Eight of SA’s 26 public universities fail to get clean audits
The Auditor-General says four universities reported achieving their objectives in their annual reports without providing credible information, while audit outcomes for another four were still outstanding.
Auditor-General of SA (Agsa) Tsakani Maluleke has found that four universities have reported achievements on objectives that were not supported by credible and reliable information.
This is according to an Agsa report tabled at the portfolio committee on higher education on 11 October.
The four universities are Tshwane University of Technology (TUT), Sefako Makgatho Health Sciences University (SMU), Sol Plaatje University (SPU) and University of Venda (Univen).
The four obtained unqualified audit outcomes with findings in the 2022/23 financial year, which is one step before a clean audit outcome.
The Agsa report stated that the universities’ reported achievements were not aligned with what was initially planned.
Of South Africa’s 26 public universities, 18 obtained clean audits.
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Maluleke’s office said that audit outcomes for the University of South Africa (Unisa), University of Limpopo, University of Fort Hare and Vaal University of Technology were outstanding.
TUT spokesperson Phaphama Tshisikhawe said they acknowledged that in several instances there was a misalignment between the evidence provided against some targets and the performance indicators as recorded in the annual performance reports.
“However, management has put in place rigorous quality assurance measures and controls to mitigate the challenges,” Tshisikhawe said.
She said in some cases the misaligned evidence provided was part of the university’s attempt to respond to a dynamic and fast-changing higher education sector environment.
“TUT is in a financially sustainable position with well-established financial policies, internal controls and processes. Therefore, TUT has been consistently receiving unqualified audit opinions. Where weaknesses are identified by both the internal and external auditors, management addresses these weaknesses where it is practical to do so,” she said.
SMU spokesperson Lusani Netshitomboni said their information was neither unreliable nor inaccurate.
“The university used targets that were understood within the sector such as throughput rates, clinical training platform and niche community engagement and development projects,” Netshitomboni said.
Given that the institution had not developed technical indicator descriptors for audit purposes, he said it was difficult for the auditors and management to have the same opinion about the evidence presented.
He said their unqualified audit outcome meant that the auditors were satisfied that the financial statements were presented fairly in all material respects.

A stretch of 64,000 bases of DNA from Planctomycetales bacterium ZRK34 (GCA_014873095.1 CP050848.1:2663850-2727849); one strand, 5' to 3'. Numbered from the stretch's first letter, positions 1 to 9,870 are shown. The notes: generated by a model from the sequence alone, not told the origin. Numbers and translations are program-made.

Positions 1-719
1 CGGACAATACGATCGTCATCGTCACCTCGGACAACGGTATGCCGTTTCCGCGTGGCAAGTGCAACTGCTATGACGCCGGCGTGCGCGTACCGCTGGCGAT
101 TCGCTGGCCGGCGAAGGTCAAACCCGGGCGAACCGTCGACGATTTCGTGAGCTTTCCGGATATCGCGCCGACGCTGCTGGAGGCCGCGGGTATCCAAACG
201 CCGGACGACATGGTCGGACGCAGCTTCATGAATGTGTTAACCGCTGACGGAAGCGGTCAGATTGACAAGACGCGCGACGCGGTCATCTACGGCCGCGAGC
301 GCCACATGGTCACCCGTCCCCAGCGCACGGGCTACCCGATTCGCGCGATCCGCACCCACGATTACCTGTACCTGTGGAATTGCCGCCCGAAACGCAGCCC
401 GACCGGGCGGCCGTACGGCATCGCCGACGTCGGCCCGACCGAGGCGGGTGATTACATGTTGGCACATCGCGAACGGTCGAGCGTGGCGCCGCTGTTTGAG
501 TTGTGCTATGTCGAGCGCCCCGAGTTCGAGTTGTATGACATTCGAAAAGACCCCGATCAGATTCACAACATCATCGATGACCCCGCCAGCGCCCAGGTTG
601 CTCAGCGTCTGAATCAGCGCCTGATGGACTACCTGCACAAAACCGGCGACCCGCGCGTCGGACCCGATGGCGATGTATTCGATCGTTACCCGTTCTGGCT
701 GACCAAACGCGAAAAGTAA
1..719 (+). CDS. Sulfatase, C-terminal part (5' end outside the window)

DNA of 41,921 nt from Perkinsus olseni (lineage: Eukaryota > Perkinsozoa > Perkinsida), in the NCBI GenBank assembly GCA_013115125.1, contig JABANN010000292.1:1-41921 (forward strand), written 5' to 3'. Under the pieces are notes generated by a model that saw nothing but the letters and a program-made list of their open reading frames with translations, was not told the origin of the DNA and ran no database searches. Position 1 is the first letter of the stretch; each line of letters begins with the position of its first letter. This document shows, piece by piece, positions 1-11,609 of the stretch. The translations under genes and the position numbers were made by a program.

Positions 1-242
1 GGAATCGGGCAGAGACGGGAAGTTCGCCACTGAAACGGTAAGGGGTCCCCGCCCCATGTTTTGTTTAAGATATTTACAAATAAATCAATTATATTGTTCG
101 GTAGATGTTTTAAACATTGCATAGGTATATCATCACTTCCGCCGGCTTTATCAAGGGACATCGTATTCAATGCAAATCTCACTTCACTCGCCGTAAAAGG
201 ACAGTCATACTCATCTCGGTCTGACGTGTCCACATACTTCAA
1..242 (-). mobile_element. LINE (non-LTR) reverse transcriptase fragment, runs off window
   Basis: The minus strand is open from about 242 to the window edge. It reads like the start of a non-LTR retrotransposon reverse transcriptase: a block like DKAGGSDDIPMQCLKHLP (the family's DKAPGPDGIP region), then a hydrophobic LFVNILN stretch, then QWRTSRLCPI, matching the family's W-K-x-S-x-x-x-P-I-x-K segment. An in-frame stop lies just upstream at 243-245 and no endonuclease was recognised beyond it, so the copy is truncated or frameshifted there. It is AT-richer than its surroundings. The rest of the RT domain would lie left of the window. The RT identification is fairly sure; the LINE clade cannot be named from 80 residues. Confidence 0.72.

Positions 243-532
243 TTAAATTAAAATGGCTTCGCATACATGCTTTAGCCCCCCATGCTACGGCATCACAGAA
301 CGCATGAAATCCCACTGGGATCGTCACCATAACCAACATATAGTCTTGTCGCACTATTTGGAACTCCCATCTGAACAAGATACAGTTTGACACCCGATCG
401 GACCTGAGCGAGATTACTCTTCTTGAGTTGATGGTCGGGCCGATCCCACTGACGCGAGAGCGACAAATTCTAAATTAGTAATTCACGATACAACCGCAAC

SPU spokesperson Qondakele Sompondo said there were no material findings against them from a financial perspective.
“An unqualified audit opinion means that all is in order regarding the financial statements submitted. Therefore, the unqualified report is due to adequate internal controls in the Finance Division of the university,” Sompondo said.
He said the root cause of the findings on predetermined objectives was that the Key Performance Indicators’ owners did not take responsibility for ensuring that the performance that they reported was justifiable and supported by the required documentation.
“The university has since allocated additional resources to the validation of the predetermined performance reported. This includes the appointment of a director for special projects and the conducting of internal audits prior to the commencement of the annual external audit. There has since been an improvement in the number and extent of findings relating to this.”
Univen did not respond to questions despite spokesperson Takalani Dzaga having acknowledged them.
The outstanding audits
University of Limpopo spokesperson Kwena Masha said they were scheduled to submit their audit by 31 October.
“At the end of 2022, the Auditor-General did not concur on the appointed external auditors. The university had to find a way of appointing a different company,” Masha said.
He said it was only in May that they had agreed on a company. They then applied for an extension, which was granted.
“We are now going through the Council approvals to submit as expected.”
Masha said they are also at the tail end of appointing 2023 auditors, meaning the reports will be submitted in time in 2024.
Unisa confirmed on Tuesday, 24 October, that it had not yet tabled its 2022 annual report.
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This, Unisa said, was because the relationship between the university and its previous audit firm was ended at short notice after the 2021 financial year audit.
“This meant that the university had to go to the market to find a replacement audit firm, and this process only concluded in early 2023 when the university Council approved the appointment of the new auditors,” Unisa said.